Study warns 'spillover events' from killer viruses, likely to cause 12 times more deaths by 2050text_fields
California: Four zoonotic infections, which are diseases transmitted from animals to humans, have the potential to cause 12 times more deaths by 2050 compared to 2020.
New research published in the open-access journal BMJ Global Health has called for "urgent action" to address the rising health threat associated with zoonotic infections, a concern heightened by the coronavirus pandemic that emerged in China in 2019.
This research, conducted by Amanda Jean Meadows from Ginkgo Bioworks in Emeryville, California, analysed 60 years of historical epidemiological data. The study identified 75 spillover events across 24 countries from 1963 to 2019, resulting in 17,232 deaths.
Ben Oppenheim, the co-author of the BMJ paper, emphasised that these events not only occur more frequently but also have a longer-lasting impact and lead to more fatalities. He stated, "It points not just to the risk, but to the magnitude of the work needed to mitigate it."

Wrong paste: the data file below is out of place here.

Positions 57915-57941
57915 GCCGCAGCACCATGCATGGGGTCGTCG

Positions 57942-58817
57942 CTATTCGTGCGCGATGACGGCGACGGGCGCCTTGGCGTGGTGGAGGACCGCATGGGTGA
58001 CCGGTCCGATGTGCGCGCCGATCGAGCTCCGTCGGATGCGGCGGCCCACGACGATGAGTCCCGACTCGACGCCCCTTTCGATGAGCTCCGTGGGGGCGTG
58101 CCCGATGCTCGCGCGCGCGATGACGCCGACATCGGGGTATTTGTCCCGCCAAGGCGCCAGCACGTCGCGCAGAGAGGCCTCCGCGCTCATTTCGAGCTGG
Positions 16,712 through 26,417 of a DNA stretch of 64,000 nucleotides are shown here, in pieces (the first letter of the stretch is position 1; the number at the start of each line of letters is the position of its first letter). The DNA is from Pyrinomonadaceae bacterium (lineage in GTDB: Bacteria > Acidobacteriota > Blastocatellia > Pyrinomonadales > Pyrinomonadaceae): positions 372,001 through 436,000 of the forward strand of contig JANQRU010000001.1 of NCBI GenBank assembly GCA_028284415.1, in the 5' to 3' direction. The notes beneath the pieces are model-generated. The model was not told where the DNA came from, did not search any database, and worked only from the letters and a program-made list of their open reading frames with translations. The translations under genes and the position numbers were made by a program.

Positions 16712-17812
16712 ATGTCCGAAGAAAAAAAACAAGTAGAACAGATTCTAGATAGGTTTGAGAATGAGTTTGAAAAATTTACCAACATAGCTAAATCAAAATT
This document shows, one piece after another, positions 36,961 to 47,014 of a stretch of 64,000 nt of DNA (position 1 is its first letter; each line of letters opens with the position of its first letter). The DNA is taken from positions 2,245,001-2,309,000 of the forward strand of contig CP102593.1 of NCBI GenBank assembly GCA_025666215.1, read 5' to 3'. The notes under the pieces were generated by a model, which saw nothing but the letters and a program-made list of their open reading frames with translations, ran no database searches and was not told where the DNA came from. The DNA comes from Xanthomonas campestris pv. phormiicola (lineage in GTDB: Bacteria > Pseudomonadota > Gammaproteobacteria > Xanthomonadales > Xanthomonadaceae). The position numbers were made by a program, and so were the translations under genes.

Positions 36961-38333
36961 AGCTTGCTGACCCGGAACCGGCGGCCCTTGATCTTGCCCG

The analysis focused on epidemic Filoviruses such as Ebola and Marburg, SARS Coronavirus 1, Nipah virus, and Machupo virus, which causes hemorrhagic fever.
Both Ebola and Marburg viruses are carried by fruit bats and monkeys and typically lead to outbreaks in African countries, although cases have occurred in Europe and the United States. SARS, on the other hand, has spread to over two dozen countries in North and South America, Europe, and Asia.
The study recognises the challenge of characterising the implications for future global health due to fragmented and complex historical epidemiological data. However, the researchers assert that concerted global efforts to enhance prevention and outbreak containment capabilities can alter this alarming trend, emphasising the necessity for addressing this substantial and growing risk to global health.